I saw Ilyra’s work at La Maison d’Aneli in May/June 2020 where she had an installtion called “The New Normal – The Date”. It showed a little Mediterrean town under the current restrictions (read here)

First Impressions of “The Ghosts in My Closets – Cobwebs & Other Thoughts in the Attic” by Ilyra Chardin

There’s a big board at the entrance of Hive 3 at HAF where Ilyra gives some background about the installion:
Enter the Hall of Giants, also known as Giant’s square. Behind each door, explore the shadows of my imagination expressed in artistic vignettes.
The area behind each door is a self contained, mini art installation. In order to maintain the illusion presented in each of the display, the doors do no open, but rather they are phanton and beckon you walk through and immerse yourself in the story.”

I entered the Giant’s square, a market hall in a medieval style. I really was a dwarf there, but luckily none of the giants was there who could have overseen me and stepped on me. The saw the above mentioned doors on the ground level as well as on the attic And started exploring the seperate installations.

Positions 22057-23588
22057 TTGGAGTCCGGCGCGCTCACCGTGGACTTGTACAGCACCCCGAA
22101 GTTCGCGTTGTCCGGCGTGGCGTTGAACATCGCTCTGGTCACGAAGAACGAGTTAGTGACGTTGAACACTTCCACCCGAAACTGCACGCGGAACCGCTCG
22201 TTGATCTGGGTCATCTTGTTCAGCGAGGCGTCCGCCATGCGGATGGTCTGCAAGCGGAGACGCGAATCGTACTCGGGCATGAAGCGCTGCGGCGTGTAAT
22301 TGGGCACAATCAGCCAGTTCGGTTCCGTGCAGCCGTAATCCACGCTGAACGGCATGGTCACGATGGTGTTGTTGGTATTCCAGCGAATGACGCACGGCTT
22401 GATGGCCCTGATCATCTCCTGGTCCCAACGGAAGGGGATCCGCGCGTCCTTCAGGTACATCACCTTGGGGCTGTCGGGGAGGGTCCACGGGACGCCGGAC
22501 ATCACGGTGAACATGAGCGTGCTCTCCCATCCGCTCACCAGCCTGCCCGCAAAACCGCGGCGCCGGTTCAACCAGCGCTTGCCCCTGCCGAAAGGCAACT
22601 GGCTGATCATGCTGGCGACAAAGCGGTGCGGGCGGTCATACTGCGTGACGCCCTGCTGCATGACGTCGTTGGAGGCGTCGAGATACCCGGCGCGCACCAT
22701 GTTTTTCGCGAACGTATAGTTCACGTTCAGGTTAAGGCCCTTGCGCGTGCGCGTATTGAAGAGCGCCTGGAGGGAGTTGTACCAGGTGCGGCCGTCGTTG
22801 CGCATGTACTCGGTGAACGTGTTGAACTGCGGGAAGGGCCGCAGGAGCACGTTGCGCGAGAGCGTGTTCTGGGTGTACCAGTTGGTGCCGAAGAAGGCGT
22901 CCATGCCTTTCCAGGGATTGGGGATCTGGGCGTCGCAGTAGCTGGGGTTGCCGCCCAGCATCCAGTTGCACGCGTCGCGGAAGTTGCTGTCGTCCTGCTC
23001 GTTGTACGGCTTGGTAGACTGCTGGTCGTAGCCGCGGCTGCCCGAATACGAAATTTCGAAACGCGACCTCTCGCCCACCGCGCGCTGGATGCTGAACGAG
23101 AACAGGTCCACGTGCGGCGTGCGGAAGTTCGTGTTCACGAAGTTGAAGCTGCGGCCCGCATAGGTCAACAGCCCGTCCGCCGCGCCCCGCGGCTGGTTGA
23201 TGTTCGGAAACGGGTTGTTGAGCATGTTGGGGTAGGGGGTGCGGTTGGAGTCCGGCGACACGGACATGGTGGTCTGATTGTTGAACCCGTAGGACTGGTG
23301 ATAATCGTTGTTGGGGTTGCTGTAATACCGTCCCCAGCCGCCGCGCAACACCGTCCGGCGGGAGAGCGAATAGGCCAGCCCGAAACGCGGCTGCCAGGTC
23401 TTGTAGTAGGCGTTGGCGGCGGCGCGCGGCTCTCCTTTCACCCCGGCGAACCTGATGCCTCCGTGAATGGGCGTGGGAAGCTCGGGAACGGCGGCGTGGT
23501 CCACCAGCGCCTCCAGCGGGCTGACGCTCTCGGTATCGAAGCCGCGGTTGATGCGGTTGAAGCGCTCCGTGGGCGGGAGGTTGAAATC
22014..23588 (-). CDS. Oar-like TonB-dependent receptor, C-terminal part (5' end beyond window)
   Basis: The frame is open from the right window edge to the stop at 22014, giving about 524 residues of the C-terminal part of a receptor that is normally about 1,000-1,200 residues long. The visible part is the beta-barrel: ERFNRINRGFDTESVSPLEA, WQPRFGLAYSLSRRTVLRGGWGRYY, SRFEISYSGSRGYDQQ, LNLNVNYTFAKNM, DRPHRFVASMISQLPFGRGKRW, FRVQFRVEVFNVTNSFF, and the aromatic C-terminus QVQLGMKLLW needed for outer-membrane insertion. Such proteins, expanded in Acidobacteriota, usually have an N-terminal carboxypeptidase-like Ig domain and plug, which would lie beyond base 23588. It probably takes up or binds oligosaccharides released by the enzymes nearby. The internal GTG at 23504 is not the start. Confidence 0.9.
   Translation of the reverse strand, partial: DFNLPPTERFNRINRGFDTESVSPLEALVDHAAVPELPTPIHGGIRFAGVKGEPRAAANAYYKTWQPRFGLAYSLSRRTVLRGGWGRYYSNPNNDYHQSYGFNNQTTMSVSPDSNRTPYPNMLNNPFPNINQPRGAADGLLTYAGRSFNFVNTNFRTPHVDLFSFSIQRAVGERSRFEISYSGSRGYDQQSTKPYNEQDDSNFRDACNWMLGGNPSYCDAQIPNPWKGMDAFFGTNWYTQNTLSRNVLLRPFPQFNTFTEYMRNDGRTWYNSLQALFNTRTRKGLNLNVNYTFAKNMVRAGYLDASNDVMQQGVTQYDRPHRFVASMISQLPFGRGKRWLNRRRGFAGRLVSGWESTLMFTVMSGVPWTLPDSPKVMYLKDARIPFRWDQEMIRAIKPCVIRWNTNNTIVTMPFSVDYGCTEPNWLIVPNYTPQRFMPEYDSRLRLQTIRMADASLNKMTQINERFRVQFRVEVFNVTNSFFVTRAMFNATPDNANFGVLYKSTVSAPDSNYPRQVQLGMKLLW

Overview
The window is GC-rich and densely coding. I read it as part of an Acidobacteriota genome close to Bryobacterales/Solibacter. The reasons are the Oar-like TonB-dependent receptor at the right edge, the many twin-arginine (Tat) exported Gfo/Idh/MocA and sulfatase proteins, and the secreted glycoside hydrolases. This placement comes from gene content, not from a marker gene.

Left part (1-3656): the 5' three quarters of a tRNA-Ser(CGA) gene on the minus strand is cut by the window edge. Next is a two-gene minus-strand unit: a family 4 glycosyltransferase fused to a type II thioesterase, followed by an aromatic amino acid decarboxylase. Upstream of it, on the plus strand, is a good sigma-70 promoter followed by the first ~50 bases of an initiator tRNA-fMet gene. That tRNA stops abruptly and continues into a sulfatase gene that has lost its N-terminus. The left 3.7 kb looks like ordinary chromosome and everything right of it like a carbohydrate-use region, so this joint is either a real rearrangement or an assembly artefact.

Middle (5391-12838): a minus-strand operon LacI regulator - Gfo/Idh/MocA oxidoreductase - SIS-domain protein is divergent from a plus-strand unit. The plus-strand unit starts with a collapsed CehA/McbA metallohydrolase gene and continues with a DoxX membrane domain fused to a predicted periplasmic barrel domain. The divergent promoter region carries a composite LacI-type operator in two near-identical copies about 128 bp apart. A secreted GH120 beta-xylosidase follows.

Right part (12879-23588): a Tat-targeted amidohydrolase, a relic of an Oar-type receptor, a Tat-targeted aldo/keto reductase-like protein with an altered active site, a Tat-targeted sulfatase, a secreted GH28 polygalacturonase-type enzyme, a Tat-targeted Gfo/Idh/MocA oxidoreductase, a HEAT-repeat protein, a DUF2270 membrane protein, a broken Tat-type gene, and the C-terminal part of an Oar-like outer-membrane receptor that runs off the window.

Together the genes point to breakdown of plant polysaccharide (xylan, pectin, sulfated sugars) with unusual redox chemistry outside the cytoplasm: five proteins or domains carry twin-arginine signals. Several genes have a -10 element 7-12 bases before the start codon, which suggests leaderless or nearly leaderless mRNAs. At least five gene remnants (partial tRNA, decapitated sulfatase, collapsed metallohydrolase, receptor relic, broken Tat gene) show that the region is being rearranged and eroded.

To the left and to the right on the ground are two rooms. One is occupied by a medival giant magician or alchemist, the other by a giant tailor. If these two are ghosts in Ilyra’s closet, what does that tell us? Does she have a particular connection to these professions? Are her parents an alchemist and a tailor? Or did she have bad experiences as a child with them? I guess you can spin a lot of stories about it.

Impressions of “The Ghosts in My Closets – Cobwebs & Other Thoughts in the Attic” by Ilyra Chardin (1)

In the back of the giant’s court are four more rooms. One shows a rubbish dump surrounded by chimneys and plants of heavy industry, another looks like an old mine or underground industry. Both do not look really healthy. In the third room is a grave, more a mausoleum surronded by a peaceful landscape. There’s a passage to the fourth room where you see the entrance to a mine and a ferryman who brings his passengers to the other whore where the graveyard is located.
Again I can only speculate but for me it looks as if the unhealthy environment kills people and workers. Are these the ghosts in Ilyra’s closet? Who knows?

Impressions of “The Ghosts in My Closets – Cobwebs & Other Thoughts in the Attic” by Ilyra Chardin (2)

On the attic are a few more rooms and more to speculate about. THe first room I visited was quite colourful. You immerse into the digital world, between motherboards and chips, between bits and bytes and printed circuits. This isntallation as actually two rooms, one for the hackers and another for the gamers. At least from a pure artistic view, this installation a highlight.

Impressions of “The Ghosts in My Closets – Cobwebs & Other Thoughts in the Attic” by Ilyra Chardin (3)